My earliest New Year’s Eve memory is of my late dad in a white dinner jacket, cummerbund; my mother trying to knot his bow tie. My mother herself sporting a bouffant and a tightly wrapped ’70s-style sari.
We lived at Mazagon Docks. A community of shippies, a mix of Parsis, Anglo-Indians, Christians, and Jews, with the odd Maharashtrian, Punjabi, and Tamilian thrown in. New Year’s Eve was held on the tennis courts. I could just about see them from our balcony. Coloured flags from different shipping liners festooned the four sides. A ship canvas was stretched across the asphalt floor and powdered to make it easy to dance on. A band, often Maurice Concessio’s, would start tuning before sundown, and young musicians’ Brylcreem-ed hair shone like their black tuxedos. Glasses were polished, tubs filled with mixers, and booze from the foreign ships arranged in a row. Waiters wore white gloves and black bows. After a while, the only way to tell the guest from the waiter was to see who had had a drink too many.
The band played everything from country to rock ‘n’ roll, from Elvis to The Beatles. The one song I remember, as my sister and I peered above the balcony, was Rose Garden, a song written by Joe South, and recorded by country music singer Lynn Anderson. We’d see the dancing, and hear the clink of glasses till our weary ears would hear a sombre Auld Lang Syne played as the party wound down.
Years later, when it was my turn to party, we were no longer at Mazagon Docks, but the Willingdon Club and the Bombay Gymkhana were a good representation of the days gone by. The tux was gone, but jacket and tie was de rigueur, the music was still from the ’60s and ’70s, and Nelly’s Band, Concessio and Goody Seervai still ruled.
Today, the New Year, for me, has become quieter, and more about the food. Not just because rock bands have been dethroned by DJs, and Auld Lang Syne replaced by Beat pe Booty.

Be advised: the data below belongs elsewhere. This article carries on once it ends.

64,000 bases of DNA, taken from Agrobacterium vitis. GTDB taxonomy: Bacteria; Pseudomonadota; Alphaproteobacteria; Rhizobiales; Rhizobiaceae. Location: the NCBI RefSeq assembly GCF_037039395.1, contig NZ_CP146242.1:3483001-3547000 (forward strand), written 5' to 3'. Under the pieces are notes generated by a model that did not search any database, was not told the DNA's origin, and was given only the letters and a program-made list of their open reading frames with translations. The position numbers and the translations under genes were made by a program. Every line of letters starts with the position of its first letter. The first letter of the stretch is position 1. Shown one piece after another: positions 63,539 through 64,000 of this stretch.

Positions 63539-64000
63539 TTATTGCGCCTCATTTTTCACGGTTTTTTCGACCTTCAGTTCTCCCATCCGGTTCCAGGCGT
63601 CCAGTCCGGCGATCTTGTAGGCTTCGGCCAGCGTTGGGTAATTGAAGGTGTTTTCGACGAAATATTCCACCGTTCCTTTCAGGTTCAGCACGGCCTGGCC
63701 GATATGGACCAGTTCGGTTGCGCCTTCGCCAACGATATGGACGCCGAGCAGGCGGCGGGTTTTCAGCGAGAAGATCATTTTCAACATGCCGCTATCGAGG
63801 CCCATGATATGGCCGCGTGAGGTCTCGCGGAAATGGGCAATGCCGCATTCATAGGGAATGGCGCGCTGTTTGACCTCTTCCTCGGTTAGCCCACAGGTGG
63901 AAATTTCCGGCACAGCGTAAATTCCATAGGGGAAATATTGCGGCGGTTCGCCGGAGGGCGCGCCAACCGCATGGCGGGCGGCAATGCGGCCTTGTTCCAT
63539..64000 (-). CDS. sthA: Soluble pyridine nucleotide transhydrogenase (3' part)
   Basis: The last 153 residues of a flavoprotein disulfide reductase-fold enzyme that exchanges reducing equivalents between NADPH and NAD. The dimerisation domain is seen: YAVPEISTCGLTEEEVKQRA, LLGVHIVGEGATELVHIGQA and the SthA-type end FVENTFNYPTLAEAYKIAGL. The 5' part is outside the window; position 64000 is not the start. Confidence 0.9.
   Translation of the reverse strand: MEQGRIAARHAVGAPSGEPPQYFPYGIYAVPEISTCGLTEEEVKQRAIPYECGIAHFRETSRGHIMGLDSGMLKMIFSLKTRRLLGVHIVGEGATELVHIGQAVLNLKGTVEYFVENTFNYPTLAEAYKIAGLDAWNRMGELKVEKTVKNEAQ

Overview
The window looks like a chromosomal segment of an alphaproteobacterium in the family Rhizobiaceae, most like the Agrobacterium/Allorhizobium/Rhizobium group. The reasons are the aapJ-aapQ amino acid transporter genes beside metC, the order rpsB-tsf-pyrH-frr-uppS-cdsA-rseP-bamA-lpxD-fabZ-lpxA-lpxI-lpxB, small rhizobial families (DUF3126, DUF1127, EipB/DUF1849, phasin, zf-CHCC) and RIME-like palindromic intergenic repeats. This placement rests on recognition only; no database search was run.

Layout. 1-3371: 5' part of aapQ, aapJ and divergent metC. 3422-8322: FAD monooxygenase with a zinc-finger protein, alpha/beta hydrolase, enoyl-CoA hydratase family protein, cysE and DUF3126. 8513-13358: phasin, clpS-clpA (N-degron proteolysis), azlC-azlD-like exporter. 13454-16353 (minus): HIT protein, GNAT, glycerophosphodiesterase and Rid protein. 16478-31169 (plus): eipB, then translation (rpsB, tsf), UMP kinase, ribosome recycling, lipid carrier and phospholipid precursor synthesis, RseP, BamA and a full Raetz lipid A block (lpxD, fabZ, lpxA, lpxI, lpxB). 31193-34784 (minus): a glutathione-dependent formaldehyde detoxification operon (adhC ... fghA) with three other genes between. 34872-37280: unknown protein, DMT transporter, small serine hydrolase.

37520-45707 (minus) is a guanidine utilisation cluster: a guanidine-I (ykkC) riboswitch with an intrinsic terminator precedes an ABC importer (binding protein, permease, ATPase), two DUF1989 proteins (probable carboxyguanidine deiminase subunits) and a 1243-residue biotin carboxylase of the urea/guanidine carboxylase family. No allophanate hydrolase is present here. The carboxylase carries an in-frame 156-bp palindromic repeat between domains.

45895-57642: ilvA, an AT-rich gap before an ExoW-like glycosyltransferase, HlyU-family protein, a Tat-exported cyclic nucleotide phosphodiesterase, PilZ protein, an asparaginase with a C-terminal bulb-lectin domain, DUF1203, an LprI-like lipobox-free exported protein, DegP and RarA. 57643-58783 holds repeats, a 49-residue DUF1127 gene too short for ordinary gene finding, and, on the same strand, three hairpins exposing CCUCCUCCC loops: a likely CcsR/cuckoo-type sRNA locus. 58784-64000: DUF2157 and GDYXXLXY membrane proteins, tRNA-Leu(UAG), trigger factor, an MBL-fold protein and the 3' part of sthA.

This New Year countdown started with Christmas. My cousin, Poonam Gonsalves, married to a Bandra East Indian, has plied me with goodies. First from her son Nikhil Gonsalves’s Mexican takeaway Coma Coma: a feast of Empanadas (stuffed fried pastry) including one called Mexigoa, with a vinegary Goan tang, Bayou Burrito with prawns, Barbacoa Burrito, unbelievable tenderloin with spicy habanero. And Carnitas Burrito with pulled pork. All washed down with a white milky drink called Horchata.
She then sent me a parcel of home-made East Indian sorpotel and vindaloo distinct from the Goan and Mangalorean versions. She also insisted I make a Christmas breakfast of two-day old sorpotel topped with a runny, sunny-side egg, to be wiped with pao.
Lunch was with our friends Neil and Minu White. Minu is Filipino, and their lunch always has a traditional dish. This year, it was a Meat Caldereta, a Spanish-influenced stew: meat cooked with tomatoes, potatoes, carrots and bell peppers, with liver spread to thicken the sauce, and chilies.
Minu also made her version of a pork vindaloo, and her smiling cook’s version of a Yakhni Pulao. And to end, Filipino Leche Flan — a richer version of the caramel custard.
If all goes well, I hope to spend this New Year in the quiet of the Broacha’s [Cyrus] Zirad house, under the stars with meat on the spit and a wish for all to be healthy and happy.